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Social Security Administration Makes Changes to the System. But is it Really Getting any Easier to Receive Disability Benefits?

Santa Monica, CA -May 3- Effective August 1, 2006, the Social Security Administration (SSA) will implement major changes in disability benefits programs. Though changes are aimed at getting benefits faster, they may be making it more complicated. A statement from the SSA states that in 2005 “those denied benefits initially and again upon appeal had to wait on average 14 months for a decision.” Thus, review times on SSI and SSDI claims are excessively slow for those in need of disability income. Ronald Miller, managing director of Disability Group states, “The time to apply for benefits is now, before changes in the system further limit the rights of claimants.”

New Time Limits to Submit Evidence Prejudice Claimants Whose Disabilities are Getting Worse

Today, claimants are permitted to submit medical evidence documenting their condition until the day of their hearing. When the SSA changes go into effect, claimants will be required to submit all evidence to the judge no later than 5 business days before the hearing. Late evidence will only be allowed under narrow exceptions if such evidence would affect the outcome of the case. Therefore, claimants who have evidence of their illnesses getting progressively worse will not be able to submit all records up to the date of the actual hearing.

New Medical and Vocational Expert System May Reduce Claimant’s Ability to Get a Fair Hearing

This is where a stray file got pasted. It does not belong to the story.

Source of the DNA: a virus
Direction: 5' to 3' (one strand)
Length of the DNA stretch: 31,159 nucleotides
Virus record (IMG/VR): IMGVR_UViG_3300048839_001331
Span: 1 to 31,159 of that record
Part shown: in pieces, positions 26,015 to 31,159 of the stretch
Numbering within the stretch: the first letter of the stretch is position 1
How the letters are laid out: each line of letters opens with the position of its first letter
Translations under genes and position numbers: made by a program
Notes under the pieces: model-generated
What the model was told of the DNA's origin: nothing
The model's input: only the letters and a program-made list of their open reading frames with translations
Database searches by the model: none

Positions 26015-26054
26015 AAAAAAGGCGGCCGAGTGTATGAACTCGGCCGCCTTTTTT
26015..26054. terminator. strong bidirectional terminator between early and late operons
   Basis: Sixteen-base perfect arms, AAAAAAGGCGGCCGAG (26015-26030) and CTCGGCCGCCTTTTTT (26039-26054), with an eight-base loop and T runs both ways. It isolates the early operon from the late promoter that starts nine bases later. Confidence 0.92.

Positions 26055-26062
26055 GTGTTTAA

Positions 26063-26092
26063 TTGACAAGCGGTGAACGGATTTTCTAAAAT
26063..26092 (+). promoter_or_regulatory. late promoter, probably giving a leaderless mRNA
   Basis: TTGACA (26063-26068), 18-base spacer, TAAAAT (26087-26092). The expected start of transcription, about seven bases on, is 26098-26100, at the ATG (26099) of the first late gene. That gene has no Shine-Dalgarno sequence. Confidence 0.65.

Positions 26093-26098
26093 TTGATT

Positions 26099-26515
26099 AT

Today, judges are able to use the medical and vocational experts they know are reliable. When SSA’s changes go into effect, a new Medical and Vocational Expert System (MVES) will be established and it will oversee a national network of experts. Judges will then only be able to choose experts listed under the MVES. As of now, no qualification criteria have been published for these experts.

Termination of the Appeals Council

Today, the Appeals Council is the most significant check on the disability system, as it reviews all the determinations made by judges. Elimination of the Council was opposed by NOSSCR and NADR. Once SSA’s changes go into effect, a new body called the Decision Review Board will be created to replace the old Appeals Council. Claimants with unfavorable decisions will have to request a review. However, the Board requires a statement based on law and fact, explaining why the claimant disagrees with the judge’s opinion. This usually requires the need for representation due to the technical legal arguments that must be made to the Board.

On average, 63 of 100 initial disability claims are denied and only one third of those appeal and win benefits. Statistics show that SSI and SSDI claimants who have professional representation are more successful in obtaining benefits than those representing themselves.

Always consult with an experienced social security disability professional when you need help getting your disability benefits.

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